A Dad Speaks

3 02 2009

By Joe Kelly

Journalist, activist and father Joe Kelly co-founded Dads & Daughters® (DADs), the first national advocacy nonprofit for fathers and daughters. He is the author of many books including The Dads & Daughters Togetherness Guide: 54 Fun Activities to Help Build a Great Relationship (Broadway, 2007). Learn more about his important work at www.dadsanddaughters.org

Believe it or not, some people (including many men) continue to ask whether fathers matter all that much to children. Well, stop and ask yourself how your relationship (or lack thereof) with your father or stepfather affected your life. Ask almost anyone else you know the same question.  Give me the answers you get, and I rest my case.

Let’s be clear, fathers are not more important than mothers. Nor are fathers less important than mothers. It’s not a matter of keeping score about who is better or more necessary–keeping score accomplishes nothing in raising kids. Mothers and fathers are different, and when a child has committed, involved parents and stepparents, she is very lucky.  

Fathering is Good for Your Kid  

In the world of social science research, it’s hard to find unanimity on any aspect of human relations. It’s a lot like politics; people can find all sorts of reasons to disagree and statistics to show why.  One of the few things almost all psychological and social research agrees on is this: Children benefit markedly when loving and informed fathers and/or stepfathers are actively involved in their lives.  That is not at all to say that every child who grows up without close ties to his father (due to death, divorce, illness, incarceration, etc.) is doomed to a dreary life of endless failure. That’s nonsense.    It’s nonsense to suggest that every interaction between a father and child is good for the child-dads who abuse or abandon their children inflict immeasurable harm that can last a lifetime. All of us (men especially) must do more to hold such fathers accountable.  It’s also nonsense to say that father care is the only factor that gives kids an edge. Psychiatrist Kyle Pruett, MD, of the Yale University Child Study Center writes that fathering research is in the early stages of exploring “the sometimes murky waters of what father care does to effect development in children and why we think it works the way it does…We have just begun to understand how this works, and every time we get an answer, we unearth more (and usually better) questions.”

Pruett, in his great book Fatherneed (Free Press, 2000) says a father’s importance starts with his very presence: “[H]is smells, textures, voice, rhythms, [and] size promote an awareness in his child that it is okay to be different and okay to desire and love the inherently different, the not-mother entities of the world.” (p.57)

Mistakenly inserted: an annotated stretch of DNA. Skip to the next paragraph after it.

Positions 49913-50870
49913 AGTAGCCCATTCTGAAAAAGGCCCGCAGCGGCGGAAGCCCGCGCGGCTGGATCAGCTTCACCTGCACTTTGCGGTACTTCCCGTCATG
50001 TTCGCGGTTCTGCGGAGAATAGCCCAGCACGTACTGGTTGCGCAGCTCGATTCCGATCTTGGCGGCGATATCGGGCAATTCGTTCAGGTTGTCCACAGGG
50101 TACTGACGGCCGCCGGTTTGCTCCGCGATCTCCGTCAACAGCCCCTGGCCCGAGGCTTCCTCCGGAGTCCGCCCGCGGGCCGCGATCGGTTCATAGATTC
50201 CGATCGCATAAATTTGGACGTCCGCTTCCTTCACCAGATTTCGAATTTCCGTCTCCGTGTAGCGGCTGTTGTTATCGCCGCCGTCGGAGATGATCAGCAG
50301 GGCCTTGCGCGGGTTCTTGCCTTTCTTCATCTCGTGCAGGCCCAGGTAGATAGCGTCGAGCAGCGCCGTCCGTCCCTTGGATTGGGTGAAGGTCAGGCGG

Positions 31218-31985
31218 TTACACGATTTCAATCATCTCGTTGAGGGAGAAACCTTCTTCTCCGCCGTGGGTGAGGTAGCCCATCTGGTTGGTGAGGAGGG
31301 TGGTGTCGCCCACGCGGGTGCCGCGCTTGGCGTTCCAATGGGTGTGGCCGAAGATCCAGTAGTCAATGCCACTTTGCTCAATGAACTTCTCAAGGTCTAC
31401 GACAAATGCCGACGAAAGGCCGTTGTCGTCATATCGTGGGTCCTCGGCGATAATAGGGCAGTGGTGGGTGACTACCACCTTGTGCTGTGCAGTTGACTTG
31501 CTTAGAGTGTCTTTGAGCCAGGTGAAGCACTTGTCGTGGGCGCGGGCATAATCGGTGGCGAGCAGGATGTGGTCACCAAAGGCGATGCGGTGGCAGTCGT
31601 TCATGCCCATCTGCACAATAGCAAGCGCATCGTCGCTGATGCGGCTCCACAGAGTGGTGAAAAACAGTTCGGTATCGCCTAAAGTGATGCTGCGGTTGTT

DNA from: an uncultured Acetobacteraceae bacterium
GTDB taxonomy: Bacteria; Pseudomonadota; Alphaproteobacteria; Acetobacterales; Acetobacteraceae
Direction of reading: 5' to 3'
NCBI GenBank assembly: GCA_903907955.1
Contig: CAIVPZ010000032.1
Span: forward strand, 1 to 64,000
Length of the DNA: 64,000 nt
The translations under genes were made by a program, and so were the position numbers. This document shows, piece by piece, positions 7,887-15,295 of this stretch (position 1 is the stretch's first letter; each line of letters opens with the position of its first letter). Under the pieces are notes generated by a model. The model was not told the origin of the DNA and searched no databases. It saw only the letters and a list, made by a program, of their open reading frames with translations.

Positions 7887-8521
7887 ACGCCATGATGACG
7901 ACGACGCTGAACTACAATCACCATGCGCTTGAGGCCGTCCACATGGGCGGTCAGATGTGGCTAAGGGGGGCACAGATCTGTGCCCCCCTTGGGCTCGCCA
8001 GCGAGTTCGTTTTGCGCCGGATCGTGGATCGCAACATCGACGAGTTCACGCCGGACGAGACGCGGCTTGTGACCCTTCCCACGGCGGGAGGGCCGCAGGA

The odds that a child will grow up healthier and more resilient improve when dad is integral to her upbringing. Let’s take the example of a child’s first months of life. If a dad actively raises his child during her first six months, she will achieve higher physical and intellectual progress. Social science research suggests that a daughter with an actively involved father is also more likely to:

  • Learn to read sooner and better.
  • Be more comfortable with physicality and physical risk.
  • Be more sociable.
  • Develop a higher preschool IQ.
  • Have a stronger sense of humor.
  • Cope better with stress and frustration.
  • Have higher preschool math competence and be more willing to try new things.
  • Reach puberty at a later age.
  • Be better at problem-solving.
  • Act out less.
  • Be more comfortable with and accepting of people who disagree with her.
  • Graduate high school and attend college.  

Several studies indicate that when fathers read to their children, kids develop higher verbal skills than when their mothers alone read to them. Particularly during the first year of life, avid father participation in child-rearing strengthens the infant’s cognitive function.  Unfortunately, there has been less media coverage about fathers who are equal parenting partners than about “deadbeat dads” who abandon their kids. Sensationalistic and simplistic press coverage doesn’t paint an accurate picture-and it doesn’t really help fight the scourge of intentional father abandonment and abuse. The number of intentionally absent fathers if far, far greater than it should be and than it has to be.